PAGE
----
Carlos del Rosario '61
Activist, Student Leader
Carlos del Rosario was a brilliant student, and also won leadership, and oratory and declamation awards. He was chosen city councilor of Manila during Boys’ Scout and Girls’ Scout Week. He wrote for his high school paper and was chosen as delegate to the secondary school press conferences. At the Lyceum, he was vice-president of the student council in 1964. He became an instructor of political science at the Philippine College of Commerce.
Fellow teachers describe Carlos, called Caloy or Charlie by fellow activists, as amiable and adaptable, diligent and trustworthy. He was an organization man, but he was also dynamic, an effective articulator for nationalism, social reforms and civil liberties.
Charlie became a student activist in the mid‑1960s, organizing core groups which later became the base of the militant Kabataang Makabayan (KM), which he helped establish in 1964. Charlie was KM’s first Vice‑President. He also became its National Treasurer, General Secretary and Executive Member of the Committee of Advisers in its National Council.
Charlie was member of the provisional secretariat of the Movement for a Democratic Philippines (MDP) in 1970. He was a major personality of the 1970 First Quarter Storm (FQS).
In these capacities, Charlie helped organize the massive demonstrations, conferences and congresses that helped spread the nationalist movement in the Philippines.
Charlie was schooled in the ideas of nationalists such as Claro M. Recto, Lorenzo Tañada, Jose Laurel, Teodoro Agoncillo and Renato Constantino. He became opposed to neocolonialism and grew very critical of the iniquitous relationship between the US and the Philippines. He believed in the need for another propaganda movement in the Philippines such as that launched by Rizal, del Pilar and Lopez‑Jaena which started the Philippine Revolution in 1896. He also believed that the revolution started by Bonifacio and Jacinto of the Katipunan was unfinished and had to be completed.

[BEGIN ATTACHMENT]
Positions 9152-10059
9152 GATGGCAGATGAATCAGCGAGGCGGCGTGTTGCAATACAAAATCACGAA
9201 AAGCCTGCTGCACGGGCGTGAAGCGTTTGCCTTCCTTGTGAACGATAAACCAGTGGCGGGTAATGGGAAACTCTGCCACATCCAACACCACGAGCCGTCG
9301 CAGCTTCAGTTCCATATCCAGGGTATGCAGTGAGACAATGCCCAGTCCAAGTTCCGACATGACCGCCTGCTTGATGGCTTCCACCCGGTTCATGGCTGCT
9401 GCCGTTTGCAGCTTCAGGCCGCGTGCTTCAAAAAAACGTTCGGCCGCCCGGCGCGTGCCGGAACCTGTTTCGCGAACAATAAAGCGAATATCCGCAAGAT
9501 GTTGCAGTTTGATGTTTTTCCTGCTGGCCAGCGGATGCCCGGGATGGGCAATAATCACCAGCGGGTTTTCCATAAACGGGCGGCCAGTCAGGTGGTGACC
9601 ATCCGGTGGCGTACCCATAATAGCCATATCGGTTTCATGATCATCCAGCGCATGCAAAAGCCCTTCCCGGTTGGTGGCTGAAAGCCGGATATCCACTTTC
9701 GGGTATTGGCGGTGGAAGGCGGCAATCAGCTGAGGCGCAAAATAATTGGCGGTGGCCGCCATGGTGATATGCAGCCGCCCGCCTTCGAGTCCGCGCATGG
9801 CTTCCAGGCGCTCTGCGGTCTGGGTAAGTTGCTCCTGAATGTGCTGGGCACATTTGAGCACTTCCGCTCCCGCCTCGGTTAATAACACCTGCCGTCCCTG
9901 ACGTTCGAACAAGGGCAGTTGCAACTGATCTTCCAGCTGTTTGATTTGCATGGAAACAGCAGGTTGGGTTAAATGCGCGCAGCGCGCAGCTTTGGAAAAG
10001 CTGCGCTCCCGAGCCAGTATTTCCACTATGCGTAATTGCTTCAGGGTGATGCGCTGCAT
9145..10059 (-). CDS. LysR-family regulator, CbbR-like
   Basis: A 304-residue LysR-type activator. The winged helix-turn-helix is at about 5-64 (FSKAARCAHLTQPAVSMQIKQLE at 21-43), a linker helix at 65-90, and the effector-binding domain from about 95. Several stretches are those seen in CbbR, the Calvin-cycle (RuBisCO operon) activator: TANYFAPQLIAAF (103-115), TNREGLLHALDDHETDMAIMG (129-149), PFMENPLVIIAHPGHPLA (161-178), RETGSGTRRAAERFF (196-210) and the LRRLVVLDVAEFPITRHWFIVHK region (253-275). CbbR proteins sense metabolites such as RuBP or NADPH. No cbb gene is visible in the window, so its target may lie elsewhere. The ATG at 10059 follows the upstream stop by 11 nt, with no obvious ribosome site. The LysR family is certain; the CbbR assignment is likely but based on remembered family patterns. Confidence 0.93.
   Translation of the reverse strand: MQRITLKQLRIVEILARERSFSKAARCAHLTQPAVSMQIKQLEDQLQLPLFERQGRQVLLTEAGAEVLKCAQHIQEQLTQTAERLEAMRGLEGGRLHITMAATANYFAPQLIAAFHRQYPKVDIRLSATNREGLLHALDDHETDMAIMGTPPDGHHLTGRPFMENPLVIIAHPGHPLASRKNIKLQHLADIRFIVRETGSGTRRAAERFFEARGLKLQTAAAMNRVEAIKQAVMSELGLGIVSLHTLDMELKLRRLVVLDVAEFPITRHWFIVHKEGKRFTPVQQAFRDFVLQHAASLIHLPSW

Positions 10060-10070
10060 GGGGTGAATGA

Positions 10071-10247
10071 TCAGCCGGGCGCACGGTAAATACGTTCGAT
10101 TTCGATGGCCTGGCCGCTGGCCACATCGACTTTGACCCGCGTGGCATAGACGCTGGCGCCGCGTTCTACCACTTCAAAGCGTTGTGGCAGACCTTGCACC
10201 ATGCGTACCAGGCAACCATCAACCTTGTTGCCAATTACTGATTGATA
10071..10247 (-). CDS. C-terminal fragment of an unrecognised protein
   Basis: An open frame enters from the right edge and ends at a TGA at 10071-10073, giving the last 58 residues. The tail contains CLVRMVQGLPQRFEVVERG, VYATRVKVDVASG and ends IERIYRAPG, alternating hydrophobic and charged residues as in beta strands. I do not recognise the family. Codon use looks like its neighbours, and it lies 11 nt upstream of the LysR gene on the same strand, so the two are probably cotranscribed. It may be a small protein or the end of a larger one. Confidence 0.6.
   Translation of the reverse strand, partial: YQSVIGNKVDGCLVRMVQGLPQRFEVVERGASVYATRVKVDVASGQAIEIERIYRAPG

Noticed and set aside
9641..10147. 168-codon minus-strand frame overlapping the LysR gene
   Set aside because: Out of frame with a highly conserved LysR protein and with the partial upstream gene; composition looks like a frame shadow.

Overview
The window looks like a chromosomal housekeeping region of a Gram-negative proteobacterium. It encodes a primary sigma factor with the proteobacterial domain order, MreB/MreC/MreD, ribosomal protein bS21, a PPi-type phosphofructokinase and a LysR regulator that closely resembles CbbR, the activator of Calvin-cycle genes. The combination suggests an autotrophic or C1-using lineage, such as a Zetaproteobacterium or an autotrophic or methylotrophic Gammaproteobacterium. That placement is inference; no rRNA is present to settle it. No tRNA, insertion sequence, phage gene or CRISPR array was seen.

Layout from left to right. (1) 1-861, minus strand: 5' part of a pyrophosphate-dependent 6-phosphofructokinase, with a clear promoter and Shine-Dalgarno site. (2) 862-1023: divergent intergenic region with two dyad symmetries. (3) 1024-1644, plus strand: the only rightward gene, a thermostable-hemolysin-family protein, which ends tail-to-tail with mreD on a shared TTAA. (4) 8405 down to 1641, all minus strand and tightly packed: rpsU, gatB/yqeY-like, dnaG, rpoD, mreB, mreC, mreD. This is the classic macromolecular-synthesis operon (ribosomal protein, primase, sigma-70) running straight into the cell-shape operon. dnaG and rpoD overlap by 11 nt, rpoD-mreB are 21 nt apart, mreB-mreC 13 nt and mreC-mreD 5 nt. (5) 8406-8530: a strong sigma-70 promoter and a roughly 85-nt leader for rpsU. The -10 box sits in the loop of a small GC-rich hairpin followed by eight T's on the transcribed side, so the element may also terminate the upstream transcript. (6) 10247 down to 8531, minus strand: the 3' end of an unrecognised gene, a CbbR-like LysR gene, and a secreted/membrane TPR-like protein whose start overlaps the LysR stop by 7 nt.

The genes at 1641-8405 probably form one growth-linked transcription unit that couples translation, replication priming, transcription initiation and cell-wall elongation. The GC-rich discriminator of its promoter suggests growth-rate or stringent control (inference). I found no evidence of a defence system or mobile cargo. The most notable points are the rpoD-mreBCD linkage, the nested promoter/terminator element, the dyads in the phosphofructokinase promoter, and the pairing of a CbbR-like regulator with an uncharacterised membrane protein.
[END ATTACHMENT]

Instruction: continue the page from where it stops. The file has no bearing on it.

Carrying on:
These ideas were reflected in his subsequent involvement in the student movement in the 1960s and 1970s. He became a staunch nationalist and an advocate of national sovereignty and independence.
The circumstances around Charlie’s disappearance remain unclear. He was last seen on the night of 19 March 1971, putting up posters for a forthcoming MDP national congress inside the compound of the PCC in Lepanto, Manila. He was expected to come later to an MDP meeting in Quezon City but he never showed up.
Charlie’s parents searched for Charlie in the various military camps and asked for Malacañang’s help. They combed through newspapers, and listened daily to radio and television broadcasts, hoping to get some news of their missing son. But they never found Charlie. He was 28 years old when he disappeared.
Birth: November 4, 1943 Disappearance: March 19, 1971
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